I still question the appropriateness of at least one of the extenders made permanent.  I am talking about the above-the line deduction for a very limited amount of “Educator Expenses”.  As I have said consistently in the past, this $38 - $70 gift from Uncle Sam is a nice nod to teachers, paying for a dinner out.  But why do teachers deserve this more than police officers or firefighters or nurses or EMTs or other public service employees?  There is no real reason why this should be made permanent.  Of course I will continue to claim this deduction for clients who qualify.       

The ACT also contains a few non-extender provisions –

1. Formally “legitimizing” the use of the “EA” credential by Enrolled Agents, a blow to the AICPA.

2. Higher education expenses that qualify for tax-free distributions from a Section 529 plan now include computer equipment and related expenses, such as computer software and internet access.

3. The effective date of the Obamacare 40% “Cadillac Tax” on high-cost company health care policies is changed from 2018 to 2020. 

4. Forms W-2, W-3, and returns or statements to report non-employee compensation (i.e. Form 1099-MISC) must now be filed with the government on or before January 31 of the year following the calendar year to which such returns relate.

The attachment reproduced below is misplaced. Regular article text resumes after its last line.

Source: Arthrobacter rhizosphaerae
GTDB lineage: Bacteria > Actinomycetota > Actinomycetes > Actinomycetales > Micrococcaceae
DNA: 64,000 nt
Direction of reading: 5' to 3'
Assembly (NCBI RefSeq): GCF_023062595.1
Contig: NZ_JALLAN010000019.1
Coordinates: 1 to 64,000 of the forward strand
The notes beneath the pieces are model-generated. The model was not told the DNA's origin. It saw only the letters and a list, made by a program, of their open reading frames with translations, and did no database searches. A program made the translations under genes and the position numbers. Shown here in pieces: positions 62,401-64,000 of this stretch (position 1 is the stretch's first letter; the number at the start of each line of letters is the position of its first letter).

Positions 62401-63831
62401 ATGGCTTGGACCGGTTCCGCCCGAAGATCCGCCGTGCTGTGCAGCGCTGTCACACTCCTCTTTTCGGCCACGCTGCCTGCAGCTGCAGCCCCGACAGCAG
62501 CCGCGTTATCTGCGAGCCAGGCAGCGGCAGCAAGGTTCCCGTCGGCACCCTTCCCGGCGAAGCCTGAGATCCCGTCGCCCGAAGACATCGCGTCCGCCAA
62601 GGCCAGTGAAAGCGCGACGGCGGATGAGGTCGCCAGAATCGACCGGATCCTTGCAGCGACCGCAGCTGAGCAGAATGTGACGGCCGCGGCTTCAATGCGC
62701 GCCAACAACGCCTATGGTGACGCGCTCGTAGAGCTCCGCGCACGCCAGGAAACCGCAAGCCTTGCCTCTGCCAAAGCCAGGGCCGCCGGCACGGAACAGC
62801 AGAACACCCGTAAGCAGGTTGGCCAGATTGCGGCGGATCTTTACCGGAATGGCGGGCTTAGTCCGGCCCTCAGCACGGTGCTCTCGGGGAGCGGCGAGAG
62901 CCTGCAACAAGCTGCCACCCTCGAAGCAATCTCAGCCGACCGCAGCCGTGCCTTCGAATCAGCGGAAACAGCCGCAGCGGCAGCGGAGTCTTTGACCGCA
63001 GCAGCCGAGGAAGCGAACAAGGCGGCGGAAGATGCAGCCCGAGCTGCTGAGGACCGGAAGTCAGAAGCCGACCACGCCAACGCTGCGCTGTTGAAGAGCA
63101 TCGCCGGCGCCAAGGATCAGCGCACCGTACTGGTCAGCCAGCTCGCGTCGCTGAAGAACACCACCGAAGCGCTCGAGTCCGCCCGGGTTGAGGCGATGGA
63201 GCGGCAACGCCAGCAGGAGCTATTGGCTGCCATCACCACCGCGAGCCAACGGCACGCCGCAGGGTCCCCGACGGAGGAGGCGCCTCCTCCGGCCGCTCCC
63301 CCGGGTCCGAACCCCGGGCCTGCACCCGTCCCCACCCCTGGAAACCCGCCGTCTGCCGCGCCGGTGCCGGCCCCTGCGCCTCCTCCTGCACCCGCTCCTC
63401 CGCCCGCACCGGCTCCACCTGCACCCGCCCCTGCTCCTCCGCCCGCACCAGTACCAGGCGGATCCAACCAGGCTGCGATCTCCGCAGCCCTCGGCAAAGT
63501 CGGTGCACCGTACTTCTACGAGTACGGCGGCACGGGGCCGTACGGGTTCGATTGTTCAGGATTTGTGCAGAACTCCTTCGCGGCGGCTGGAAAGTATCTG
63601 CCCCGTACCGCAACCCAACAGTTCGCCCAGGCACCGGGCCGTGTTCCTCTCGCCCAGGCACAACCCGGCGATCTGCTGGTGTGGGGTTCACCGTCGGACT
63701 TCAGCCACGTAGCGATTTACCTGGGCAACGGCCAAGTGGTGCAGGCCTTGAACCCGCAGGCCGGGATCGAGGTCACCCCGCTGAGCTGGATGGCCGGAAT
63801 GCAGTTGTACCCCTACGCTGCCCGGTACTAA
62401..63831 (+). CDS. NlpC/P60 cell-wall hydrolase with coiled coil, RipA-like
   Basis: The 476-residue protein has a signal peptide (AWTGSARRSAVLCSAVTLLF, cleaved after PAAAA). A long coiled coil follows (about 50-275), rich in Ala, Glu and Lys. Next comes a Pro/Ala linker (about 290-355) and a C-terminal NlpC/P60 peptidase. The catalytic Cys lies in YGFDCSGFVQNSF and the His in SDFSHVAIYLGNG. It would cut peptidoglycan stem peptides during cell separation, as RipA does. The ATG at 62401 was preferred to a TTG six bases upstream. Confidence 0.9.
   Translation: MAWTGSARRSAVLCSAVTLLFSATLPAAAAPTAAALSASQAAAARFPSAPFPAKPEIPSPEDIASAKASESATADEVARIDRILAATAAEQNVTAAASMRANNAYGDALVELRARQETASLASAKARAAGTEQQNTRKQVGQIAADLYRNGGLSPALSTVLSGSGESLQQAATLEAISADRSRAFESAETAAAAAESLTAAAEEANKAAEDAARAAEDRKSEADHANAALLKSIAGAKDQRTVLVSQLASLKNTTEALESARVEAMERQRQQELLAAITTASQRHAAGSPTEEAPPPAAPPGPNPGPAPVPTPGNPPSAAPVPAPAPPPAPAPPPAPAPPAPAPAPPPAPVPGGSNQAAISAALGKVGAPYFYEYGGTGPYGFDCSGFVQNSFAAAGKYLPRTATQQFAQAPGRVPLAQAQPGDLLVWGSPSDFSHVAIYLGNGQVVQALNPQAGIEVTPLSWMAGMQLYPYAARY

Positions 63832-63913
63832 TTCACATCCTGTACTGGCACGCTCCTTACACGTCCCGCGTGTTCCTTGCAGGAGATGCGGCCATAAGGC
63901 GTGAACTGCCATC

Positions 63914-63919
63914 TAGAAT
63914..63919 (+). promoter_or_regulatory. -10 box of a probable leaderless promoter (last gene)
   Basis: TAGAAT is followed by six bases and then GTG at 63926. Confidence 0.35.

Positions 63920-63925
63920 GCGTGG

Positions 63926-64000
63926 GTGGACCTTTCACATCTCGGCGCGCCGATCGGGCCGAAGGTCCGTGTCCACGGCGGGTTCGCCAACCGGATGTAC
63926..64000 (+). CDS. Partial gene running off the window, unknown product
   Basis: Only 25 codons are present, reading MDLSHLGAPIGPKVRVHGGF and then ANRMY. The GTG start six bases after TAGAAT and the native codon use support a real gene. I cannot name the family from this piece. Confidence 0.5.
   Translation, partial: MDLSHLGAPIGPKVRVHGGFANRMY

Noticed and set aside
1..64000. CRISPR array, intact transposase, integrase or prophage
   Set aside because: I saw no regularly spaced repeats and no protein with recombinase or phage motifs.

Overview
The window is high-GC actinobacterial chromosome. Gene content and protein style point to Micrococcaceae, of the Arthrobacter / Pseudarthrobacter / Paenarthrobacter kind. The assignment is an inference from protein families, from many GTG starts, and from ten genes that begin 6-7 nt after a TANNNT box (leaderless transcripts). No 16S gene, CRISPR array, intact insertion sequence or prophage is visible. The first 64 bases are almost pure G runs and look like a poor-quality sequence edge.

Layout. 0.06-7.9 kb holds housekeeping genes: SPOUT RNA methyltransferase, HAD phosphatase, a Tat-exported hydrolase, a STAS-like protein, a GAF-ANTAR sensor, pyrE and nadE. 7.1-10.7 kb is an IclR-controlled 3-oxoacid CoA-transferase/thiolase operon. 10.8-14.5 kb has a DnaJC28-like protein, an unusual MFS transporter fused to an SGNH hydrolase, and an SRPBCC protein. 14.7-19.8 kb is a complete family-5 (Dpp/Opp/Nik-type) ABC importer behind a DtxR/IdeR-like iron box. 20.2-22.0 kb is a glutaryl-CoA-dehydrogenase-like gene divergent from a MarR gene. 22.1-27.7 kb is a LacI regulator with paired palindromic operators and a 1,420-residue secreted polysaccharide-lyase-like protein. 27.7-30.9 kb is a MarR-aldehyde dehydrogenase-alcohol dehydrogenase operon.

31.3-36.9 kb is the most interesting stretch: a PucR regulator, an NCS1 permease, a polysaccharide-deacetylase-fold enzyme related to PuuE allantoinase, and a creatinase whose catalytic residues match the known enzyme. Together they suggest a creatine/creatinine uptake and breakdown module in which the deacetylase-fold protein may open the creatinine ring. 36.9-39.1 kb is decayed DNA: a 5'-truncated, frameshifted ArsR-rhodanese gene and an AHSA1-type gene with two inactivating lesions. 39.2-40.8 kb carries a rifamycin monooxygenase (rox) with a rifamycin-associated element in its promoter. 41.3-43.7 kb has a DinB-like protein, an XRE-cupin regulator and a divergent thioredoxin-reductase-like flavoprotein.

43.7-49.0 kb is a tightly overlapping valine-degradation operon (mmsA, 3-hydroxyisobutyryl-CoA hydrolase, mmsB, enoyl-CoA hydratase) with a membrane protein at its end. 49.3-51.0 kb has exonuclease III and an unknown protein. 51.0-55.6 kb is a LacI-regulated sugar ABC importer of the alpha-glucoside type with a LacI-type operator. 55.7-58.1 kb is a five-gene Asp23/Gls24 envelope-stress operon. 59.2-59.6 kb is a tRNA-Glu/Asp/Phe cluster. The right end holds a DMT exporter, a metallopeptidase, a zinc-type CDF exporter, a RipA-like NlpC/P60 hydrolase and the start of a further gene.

5. Taxpayers claiming the American Opportunity Credit must report the Employer Identification Number (EIN) of the educational institution to which the taxpayer makes qualified payments under the credit beginning in tax year 2016.

6. Educational institutions are required to report only qualified tuition and related expenses actually paid, rather than choosing between amounts paid and amounts billed as is currently allowed (most institutions report only amounts billed), on Form 1098-T, beginning with calendar year 2016.  

The last item - #6 – is very important for us tax preparers.  It means that, beginning in 2016, the Form 1098-T students receive from colleges will actually provide important and needed information, and will no longer be as useful as “tits on a bull”.

Click here to read a section-by-section summary of the Act.



Anonymous said...

Can you post a link to proof that POTUS has signed into law?

Robert D Flach said...


I thought I saw a tweet that he had signed it. He has said he would.

I will provide a link when I find an official statement.